The psalmist is confident in his innocence in this matter. People have tried to bribe him and he refused. People have tempted him toward violence and he has rejected their offer. He follows the road less traveled, God’s paths of righteousness.

It is a tender and humble request to ask God to examine your heart. We know what lies within the crevices of our souls, things we wish to keep hidden. But like the fraud in that sitcom, disaster crouches at the door and reality becomes smoke and mirrors.

God is able and has already examined your heart. He has loved you regardless. 

Divine Hours Prayer: The Refrain for the Morning Lessons
Blessed are they which do hunger and thirst after righteousness: for they will be filled. — Mathew 5.6

– From The Divine Hours: Prayers for Summertime by Phyllis Tickle.

Today’s Readings
2 Samuel 24 (Listen 4:48)
Psalms 17 (Listen 1:58)

Read more about Judging Our Hearts
If the tree is sickened at its heart, the fruit will be sickened as well.

Read more about Choices and Hard Hearts
Hardened hearts happen in stages. Our choices matter. Our hearts are hardened or softened day after day.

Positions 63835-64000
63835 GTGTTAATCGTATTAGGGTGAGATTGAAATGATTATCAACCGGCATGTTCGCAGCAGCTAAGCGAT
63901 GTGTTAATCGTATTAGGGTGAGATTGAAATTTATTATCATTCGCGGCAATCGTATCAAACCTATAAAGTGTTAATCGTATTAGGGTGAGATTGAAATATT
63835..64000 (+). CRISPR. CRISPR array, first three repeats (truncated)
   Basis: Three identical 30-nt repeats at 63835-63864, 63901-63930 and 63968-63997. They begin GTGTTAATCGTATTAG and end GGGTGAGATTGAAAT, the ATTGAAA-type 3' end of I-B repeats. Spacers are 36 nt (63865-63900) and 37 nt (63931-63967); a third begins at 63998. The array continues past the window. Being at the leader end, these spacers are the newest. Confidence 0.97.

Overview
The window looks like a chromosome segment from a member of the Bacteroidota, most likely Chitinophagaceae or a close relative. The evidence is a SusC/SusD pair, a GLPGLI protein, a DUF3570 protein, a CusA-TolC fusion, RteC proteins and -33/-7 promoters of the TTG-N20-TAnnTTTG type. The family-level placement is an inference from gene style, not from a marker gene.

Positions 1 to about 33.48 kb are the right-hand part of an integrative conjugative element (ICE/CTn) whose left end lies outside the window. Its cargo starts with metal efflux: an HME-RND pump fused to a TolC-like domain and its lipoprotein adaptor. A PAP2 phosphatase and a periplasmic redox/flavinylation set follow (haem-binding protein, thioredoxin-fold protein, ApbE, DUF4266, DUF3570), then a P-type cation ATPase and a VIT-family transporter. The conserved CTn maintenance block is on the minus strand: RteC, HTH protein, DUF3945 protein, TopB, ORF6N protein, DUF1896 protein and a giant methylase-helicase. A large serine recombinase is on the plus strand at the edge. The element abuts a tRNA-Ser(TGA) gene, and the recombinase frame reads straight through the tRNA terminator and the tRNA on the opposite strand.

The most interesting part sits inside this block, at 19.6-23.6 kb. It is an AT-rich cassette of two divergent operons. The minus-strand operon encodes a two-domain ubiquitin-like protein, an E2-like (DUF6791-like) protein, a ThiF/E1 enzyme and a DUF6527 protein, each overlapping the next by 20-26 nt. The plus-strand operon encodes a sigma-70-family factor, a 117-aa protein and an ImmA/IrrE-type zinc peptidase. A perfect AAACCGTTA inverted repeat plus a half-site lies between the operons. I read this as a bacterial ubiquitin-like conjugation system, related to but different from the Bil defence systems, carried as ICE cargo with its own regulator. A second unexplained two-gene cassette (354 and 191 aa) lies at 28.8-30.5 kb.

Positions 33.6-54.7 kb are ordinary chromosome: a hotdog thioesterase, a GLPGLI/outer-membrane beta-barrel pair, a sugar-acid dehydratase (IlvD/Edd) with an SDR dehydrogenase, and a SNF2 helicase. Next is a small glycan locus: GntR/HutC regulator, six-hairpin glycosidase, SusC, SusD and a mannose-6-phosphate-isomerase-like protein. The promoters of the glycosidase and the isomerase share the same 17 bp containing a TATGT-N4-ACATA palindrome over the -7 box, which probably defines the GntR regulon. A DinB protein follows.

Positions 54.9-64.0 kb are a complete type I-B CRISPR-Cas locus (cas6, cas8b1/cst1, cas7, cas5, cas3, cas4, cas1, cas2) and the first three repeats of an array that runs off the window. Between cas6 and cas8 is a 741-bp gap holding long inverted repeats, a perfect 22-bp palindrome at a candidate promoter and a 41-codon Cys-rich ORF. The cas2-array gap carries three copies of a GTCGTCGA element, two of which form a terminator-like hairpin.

What David Longed For

Psalm 17.14-15
By your hand save me from such people, Lord,
   from those of this world whose reward is in this life.
May what you have stored up for the wicked fill their bellies;
   may their children gorge themselves on it,
   and may there be leftovers for their little ones.
I will be vindicated and will see your face;
   when I awake, I will be satisfied with seeing your likeness.

Reflection: What David Longed For
By John Tillman

Today’s psalm of David gives us a famous and oft repeated idea, that we are the apple of God’s eye and are precious to him. It also gives us one of the texts that show us that the concept of resurrection was not an idea that developed in the first century.

Many of the most important voices of the Old Testament such as David and Isaiah gave clear and unambiguous testimony that they looked forward to a day when they, after death would see God.

David as a psalmist opens up all of his fears, desires, and longings to God. He shows us, perhaps more than any other Old Testament writer what a passionate, and intimate relationship with God can look like. And he shows us clearly that he expects this relationship to continue after death.